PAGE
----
Jessica Lunetta (formerly Jessica Halloway) ‘03 never dreamed that the color pink would become a significant part of some of her fondest memories of high school. After changing schools eight times before landing at Foothill, Lunetta remembers feeling “relieved” to finally be in a place where she felt she could excel academically. However, academics were not the only thing on her mind. While at FTHS, Lunetta made both memories and friendships that would last a lifetime.
Lunetta met her best friend, Aimee Johnson, during their junior year in Ben Clancy’s Art 1 class. The two girls were seated at the same table and Lunetta remembers that Johnson was “covered in pink.” It would not be until a year that the two would finally become friends when they were the only two office assistants during one period.
“They stuck us in a conference room together, by ourselves, and made us do a project where we had to talk to each other. A hour and 15 minutes later, we came out gabbing, laughing and officially friends,” Lunetta said.
It was also during their TA period that Lunetta and Johnson hatched a plan that involved covering the assistant principal, Glenn Grey’s, office in lots and lots of pink. “We got permission from Helen and Liz to go into his office for 20 minutes ad plaster it in pink. We had pink tablecloths, pink streamers, Strawberry Shortcake and Hello Kitty. He has a Hello Kitty night light courtesy of us,” Lunetta recalled.
After all their hijinks in high school, Lunetta and Johnson are still friends to this day. “Now we are in our thirties and we are still the same way. We’ve been pregnant together at the same time, our husbands are good to each other. […] My fondest memory is of having my best friend. How could it not be?” Lunetta said.
From the ages of 15 to 21, Lunetta worked as a swim instructor for children with special needs. She worked with children who had autism, down syndrome and other similar disabilities. She credits her work in this field to the encouragement of others, such as her sisters and mother. “Early on, before I even realized, I just had a natural ability. It didn’t bother me, it was something I was ok with. This was early on, before I even had my own two children with autism. It kind of just rolled with my life,” Lunetta said.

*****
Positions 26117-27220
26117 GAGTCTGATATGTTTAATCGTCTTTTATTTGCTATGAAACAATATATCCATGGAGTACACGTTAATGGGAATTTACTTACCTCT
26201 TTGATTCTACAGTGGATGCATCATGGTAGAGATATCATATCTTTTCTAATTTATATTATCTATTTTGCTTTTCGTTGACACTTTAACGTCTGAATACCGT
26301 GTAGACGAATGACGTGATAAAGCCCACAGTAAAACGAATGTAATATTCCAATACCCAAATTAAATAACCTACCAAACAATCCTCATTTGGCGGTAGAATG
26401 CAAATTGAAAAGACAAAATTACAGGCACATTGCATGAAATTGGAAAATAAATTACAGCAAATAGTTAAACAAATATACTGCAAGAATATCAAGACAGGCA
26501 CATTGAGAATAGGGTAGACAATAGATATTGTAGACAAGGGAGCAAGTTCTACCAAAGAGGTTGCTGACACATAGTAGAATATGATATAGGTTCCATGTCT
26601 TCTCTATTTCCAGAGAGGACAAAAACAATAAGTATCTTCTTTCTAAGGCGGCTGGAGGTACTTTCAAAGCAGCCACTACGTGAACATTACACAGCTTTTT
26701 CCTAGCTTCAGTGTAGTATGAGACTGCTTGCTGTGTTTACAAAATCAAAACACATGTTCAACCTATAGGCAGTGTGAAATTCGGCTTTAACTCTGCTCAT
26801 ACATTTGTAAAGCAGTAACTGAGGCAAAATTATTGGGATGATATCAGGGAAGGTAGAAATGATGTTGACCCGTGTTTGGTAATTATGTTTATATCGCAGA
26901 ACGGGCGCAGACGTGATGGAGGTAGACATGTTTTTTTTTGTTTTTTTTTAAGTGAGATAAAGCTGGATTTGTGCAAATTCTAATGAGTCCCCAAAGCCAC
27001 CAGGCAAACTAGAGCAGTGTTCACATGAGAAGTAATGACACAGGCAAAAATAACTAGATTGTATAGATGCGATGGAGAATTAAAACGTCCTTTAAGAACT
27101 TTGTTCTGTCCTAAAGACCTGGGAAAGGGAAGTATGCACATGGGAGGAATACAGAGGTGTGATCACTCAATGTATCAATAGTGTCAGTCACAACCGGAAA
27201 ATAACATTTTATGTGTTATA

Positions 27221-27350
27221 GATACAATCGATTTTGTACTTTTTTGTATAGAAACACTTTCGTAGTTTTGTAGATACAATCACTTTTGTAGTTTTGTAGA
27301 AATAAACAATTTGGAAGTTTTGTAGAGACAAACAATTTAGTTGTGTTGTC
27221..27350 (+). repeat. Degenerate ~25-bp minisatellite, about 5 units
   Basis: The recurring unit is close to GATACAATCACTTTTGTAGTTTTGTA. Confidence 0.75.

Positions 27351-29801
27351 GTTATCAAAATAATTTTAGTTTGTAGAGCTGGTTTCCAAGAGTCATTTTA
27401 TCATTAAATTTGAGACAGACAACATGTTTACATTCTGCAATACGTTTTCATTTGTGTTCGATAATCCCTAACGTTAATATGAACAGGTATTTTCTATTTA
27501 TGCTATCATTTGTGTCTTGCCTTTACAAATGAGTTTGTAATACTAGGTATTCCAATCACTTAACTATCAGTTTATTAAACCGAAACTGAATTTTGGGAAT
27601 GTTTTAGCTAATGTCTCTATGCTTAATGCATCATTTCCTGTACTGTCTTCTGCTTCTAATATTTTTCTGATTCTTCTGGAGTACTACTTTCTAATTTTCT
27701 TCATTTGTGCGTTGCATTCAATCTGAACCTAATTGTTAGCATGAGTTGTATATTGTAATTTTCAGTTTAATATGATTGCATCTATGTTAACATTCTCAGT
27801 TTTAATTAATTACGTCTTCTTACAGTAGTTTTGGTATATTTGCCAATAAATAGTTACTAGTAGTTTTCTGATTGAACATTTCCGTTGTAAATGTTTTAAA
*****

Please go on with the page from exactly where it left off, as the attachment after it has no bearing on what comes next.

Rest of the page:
Lunetta married her husband at the age of 22 and they have two sons. Today, Lunetta is a stay-at-home mom and does extensive work within the community. She is an advocate for children and adults with autism. She also works with new mothers to help them through their postpartum period and people with mental illness.
Lunetta herself was diagnosed with Bipolar II Disorder, PTSD and severe anxiety soon after her oldest son was born. Although she was not diagnosed until her early twenties, looking back Lunetta recognizes that many of the symptoms of her mental illnesses were manifesting themselves in high school.
“All through high school, and early even before that, I had severe depression. I wasn’t able to voice it to my parents, because I didn’t really quite know what I was supposed to do. I didn’t know what was normal,” Lunetta said. She stated that learning to adapt to living life with a mental illness was a process that took many years and is still ongoing.
“I’m blonde, I’m Bipolar and I love Italian food,” Lunetta stated, as she explained that she feels in the past few years she has been able to truly explore who she is outside of her mental illness.
Looking back, Lunetta wishes she could have told her high school self four things, “Reach out, you’re not alone, it will get better and I love you. That’s a good one, I should have told myself I love you more when I was in high school.”
Lunetta described her high school self as “compassionate, attentive, and open-minded.” Despite her struggles, she remembers Foothill fondly. Her favorite class was a Melanie “Captain” Lindsey’s 12th grade English class. “She was pivotal in a lot of things in high school for me. She really helped me through a lot of stuff,” Lunetta recalled.
Due to the small size of her graduating class (only about 80 people), most people in the class are still in contact today, in some way or another. She remembers looking around at graduation and knowing everyone by their first name. “It isn’t six degrees of separation, it’s like two degrees,” Lunetta said.